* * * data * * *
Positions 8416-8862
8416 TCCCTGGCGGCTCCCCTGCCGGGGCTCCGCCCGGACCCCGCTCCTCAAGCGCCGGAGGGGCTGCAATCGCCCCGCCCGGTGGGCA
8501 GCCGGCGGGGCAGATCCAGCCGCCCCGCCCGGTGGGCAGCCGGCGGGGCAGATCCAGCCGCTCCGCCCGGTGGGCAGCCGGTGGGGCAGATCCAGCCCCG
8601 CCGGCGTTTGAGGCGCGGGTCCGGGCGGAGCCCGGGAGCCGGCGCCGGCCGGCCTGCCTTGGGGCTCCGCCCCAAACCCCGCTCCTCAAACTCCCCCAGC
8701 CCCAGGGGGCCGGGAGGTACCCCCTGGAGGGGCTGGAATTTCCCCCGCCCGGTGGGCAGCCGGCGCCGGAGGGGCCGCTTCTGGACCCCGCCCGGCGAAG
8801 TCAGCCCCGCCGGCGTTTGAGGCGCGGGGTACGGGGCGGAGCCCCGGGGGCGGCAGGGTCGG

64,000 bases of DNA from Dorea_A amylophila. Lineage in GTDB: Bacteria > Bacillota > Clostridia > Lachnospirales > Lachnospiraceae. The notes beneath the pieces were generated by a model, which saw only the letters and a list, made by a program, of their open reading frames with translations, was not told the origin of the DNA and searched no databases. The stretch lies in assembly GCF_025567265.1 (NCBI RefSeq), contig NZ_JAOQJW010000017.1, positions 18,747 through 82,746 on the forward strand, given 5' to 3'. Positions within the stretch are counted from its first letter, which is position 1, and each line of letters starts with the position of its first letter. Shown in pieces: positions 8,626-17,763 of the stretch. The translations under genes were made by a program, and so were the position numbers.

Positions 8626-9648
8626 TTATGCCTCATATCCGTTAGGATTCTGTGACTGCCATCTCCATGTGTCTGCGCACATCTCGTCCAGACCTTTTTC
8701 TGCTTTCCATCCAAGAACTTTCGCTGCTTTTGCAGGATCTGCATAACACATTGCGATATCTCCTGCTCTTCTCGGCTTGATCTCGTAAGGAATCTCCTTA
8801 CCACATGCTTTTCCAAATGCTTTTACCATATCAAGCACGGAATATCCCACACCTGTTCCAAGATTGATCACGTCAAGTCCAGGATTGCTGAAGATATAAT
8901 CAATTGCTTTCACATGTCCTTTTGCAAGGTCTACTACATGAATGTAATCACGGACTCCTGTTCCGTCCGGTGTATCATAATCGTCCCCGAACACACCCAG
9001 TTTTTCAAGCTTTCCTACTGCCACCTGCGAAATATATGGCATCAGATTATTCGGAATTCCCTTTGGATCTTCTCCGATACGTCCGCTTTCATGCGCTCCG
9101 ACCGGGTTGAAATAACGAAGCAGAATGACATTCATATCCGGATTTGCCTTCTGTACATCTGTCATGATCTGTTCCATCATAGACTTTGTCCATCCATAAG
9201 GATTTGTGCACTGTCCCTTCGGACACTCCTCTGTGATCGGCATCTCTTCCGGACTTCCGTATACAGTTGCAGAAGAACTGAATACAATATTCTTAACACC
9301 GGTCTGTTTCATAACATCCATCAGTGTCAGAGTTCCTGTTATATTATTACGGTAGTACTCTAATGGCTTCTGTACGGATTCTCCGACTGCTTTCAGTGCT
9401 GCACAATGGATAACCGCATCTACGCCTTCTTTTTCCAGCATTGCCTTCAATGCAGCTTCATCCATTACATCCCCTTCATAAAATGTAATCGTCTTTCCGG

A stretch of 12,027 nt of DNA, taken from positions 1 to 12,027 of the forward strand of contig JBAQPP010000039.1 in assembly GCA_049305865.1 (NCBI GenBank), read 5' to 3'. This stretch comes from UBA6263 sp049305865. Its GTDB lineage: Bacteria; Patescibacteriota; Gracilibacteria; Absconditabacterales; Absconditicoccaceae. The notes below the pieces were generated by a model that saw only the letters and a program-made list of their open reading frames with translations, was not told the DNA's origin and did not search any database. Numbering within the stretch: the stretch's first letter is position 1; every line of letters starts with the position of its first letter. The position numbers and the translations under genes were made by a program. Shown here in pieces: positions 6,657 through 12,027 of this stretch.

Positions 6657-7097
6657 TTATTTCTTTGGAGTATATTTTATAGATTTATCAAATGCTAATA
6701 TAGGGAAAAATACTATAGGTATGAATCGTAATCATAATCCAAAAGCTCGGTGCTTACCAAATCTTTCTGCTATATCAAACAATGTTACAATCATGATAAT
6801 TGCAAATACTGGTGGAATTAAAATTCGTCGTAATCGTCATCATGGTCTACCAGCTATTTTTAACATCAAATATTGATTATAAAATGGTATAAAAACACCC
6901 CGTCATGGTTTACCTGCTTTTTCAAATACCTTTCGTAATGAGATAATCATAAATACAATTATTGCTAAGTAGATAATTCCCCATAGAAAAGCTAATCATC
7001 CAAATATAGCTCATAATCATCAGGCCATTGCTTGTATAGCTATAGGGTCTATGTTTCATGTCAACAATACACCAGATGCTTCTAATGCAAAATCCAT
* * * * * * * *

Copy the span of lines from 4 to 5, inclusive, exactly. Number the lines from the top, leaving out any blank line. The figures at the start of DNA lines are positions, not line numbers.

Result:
8601 CCGGCGTTTGAGGCGCGGGTCCGGGCGGAGCCCGGGAGCCGGCGCCGGCCGGCCTGCCTTGGGGCTCCGCCCCAAACCCCGCTCCTCAAACTCCCCCAGC
8701 CCCAGGGGGCCGGGAGGTACCCCCTGGAGGGGCTGGAATTTCCCCCGCCCGGTGGGCAGCCGGCGCCGGAGGGGCCGCTTCTGGACCCCGCCCGGCGAAG